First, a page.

Cloud Microphones’s new Cloudlifter CL-Zi ($379 street) is a well-built, steel-chassis box featuring a variable impedance knob (labeled “Z”) and high-pass filter (HPF) to allow tone shaping through the manipulation of impedance loading. Most importantly, it serves as a phantom-powered microphone preamp as well as an instrument DI. As such, it is a superb tool for the professional-level working musician as well as a great recording and live sound I/O tool for any audio engineer.
When engaging the HPF switch, the CL-Zi’s smooth variable tonal control ranges from a 150 ohms/4 kHz roll-off frequency to a 15k ohms/70 Hz roll-off frequency with 6 dB per octave slope. This wide HPF allows the CL-Zi to act as both a surgical cleaning tool as well as a creative tonal box, useful on instrument or miked sound sources.
I/O includes a combo XLR/quarter-inch input and XLR output, the latter of which should be paired with 48 V phantom power. The CL-Zi features a three-position gain switch, allowing for minimum gain (3 dB/instrument, 6 dB/mic); more gain (6 dB instrument, 12 dB mic); or the maximum gain available (15 dB/instrument, 25 dB/mic). According to Cloud, this allows players to access clean gain and a lower noise floor for various studio or stage applications—e.g., an electric guitar via amp modeling or an acoustic guitar, bass or keyboard direct.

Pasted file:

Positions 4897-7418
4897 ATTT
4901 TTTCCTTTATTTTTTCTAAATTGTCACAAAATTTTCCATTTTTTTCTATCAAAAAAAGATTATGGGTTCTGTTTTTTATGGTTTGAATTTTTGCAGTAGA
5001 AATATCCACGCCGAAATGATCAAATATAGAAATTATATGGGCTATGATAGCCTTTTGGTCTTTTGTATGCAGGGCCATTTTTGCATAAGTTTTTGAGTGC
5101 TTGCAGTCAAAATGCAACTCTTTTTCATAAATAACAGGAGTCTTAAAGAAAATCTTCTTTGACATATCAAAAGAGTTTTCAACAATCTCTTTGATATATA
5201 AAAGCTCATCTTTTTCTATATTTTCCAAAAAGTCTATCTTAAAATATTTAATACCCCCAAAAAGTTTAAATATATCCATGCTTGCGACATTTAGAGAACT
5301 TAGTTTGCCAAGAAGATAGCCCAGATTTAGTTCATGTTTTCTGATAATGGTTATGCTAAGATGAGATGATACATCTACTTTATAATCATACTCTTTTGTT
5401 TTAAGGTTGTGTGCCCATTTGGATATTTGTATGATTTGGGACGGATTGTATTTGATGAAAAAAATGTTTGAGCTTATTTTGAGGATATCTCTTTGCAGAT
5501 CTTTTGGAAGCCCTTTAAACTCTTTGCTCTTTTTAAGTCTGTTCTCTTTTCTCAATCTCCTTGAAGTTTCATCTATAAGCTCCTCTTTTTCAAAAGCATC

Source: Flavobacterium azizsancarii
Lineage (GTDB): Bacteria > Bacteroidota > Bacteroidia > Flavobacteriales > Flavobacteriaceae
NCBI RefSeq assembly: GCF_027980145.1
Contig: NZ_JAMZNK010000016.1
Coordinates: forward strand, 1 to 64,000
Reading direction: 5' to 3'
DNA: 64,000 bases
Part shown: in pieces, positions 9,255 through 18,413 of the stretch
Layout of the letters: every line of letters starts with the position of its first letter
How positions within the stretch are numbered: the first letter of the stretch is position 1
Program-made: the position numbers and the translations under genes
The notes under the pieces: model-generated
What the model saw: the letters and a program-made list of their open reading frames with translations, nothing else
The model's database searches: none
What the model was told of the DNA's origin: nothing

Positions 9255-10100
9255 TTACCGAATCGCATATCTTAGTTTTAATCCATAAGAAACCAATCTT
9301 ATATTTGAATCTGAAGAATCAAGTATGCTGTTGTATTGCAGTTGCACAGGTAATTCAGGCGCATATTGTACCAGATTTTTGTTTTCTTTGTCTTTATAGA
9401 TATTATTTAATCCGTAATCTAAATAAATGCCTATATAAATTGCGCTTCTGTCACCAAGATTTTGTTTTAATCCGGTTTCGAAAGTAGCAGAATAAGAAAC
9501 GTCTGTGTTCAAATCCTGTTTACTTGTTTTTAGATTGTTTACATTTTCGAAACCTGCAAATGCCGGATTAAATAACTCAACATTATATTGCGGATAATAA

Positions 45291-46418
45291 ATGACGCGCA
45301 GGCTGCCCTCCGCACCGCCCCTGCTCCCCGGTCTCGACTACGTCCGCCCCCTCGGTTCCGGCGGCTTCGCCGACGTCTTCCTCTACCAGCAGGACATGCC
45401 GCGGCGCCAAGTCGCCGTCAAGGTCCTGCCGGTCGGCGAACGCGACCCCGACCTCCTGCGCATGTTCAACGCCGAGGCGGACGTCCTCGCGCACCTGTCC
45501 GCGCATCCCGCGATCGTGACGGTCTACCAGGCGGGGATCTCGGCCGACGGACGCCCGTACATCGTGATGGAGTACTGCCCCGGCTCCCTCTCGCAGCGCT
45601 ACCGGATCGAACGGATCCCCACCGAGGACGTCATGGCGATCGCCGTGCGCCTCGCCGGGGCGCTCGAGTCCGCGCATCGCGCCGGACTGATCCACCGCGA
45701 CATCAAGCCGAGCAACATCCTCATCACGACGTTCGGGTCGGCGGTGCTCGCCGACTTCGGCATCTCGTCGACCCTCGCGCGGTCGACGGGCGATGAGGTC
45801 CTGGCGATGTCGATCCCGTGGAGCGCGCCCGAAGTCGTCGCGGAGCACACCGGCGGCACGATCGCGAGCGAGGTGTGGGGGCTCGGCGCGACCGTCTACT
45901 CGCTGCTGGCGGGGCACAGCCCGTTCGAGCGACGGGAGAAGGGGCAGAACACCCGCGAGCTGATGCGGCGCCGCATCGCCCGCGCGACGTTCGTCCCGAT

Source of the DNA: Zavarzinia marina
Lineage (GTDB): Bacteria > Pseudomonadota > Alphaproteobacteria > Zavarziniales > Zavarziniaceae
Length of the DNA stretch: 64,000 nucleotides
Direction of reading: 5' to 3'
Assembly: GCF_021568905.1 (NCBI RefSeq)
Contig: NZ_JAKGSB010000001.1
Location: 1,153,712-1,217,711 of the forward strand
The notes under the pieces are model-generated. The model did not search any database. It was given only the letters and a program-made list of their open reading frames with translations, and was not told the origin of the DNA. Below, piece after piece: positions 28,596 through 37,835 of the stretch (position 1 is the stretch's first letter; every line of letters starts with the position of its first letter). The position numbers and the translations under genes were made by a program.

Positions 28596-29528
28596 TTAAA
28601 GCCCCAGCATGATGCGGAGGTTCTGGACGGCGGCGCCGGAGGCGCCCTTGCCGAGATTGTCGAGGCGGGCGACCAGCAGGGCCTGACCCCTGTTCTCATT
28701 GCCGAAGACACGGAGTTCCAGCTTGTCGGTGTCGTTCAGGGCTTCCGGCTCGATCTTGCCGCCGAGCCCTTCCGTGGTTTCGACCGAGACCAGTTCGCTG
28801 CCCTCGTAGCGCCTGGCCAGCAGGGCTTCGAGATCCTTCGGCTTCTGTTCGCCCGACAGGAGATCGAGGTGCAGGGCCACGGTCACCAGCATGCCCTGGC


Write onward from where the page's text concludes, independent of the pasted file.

In use, this “clean gain/lower noise” claim certainly proved to be true. Whether during recording or in live performances, stringed instrumentalists using the CL-Zi absolutely loved it, too. In particular, acoustic musicians utilizing pickups claimed that it sounded “most natural,” and the HPF allowed them to dial in hot, tight signal to FOH.
I also used the CL-Zi with dynamic and ribbon microphones both in and out of studio confines with great results. It effectively boosts signals when used alongside high-gain condensers, allowing better mic level matching, literally, across the board. Suddenly, a ribbon you may not choose is hotter, thus more detailed, rivaling condenser choices that may be just a bit too bright or edgy for particular sound sources. That, and the variable HPF knob allowed lots of creative sculpting of microphones, too. It’s a fun tool.
Based in Tucson, AZ, all of Cloud Microphones’ products are made regionally from start to finish, creating jobs and benefiting small businesses around Tucson, Phoenix and in the Navajo Nation. While I don’t buy products based on where they are made, this is certainly a feel-good perk of buying anything from Cloud’s superb lineup.
Strother Bullins is NewBay Media’s Technology Editor, AV/Pro Audio Group, active musician, recordist and club-level sound reinforcement wrangler. firstname.lastname@example.org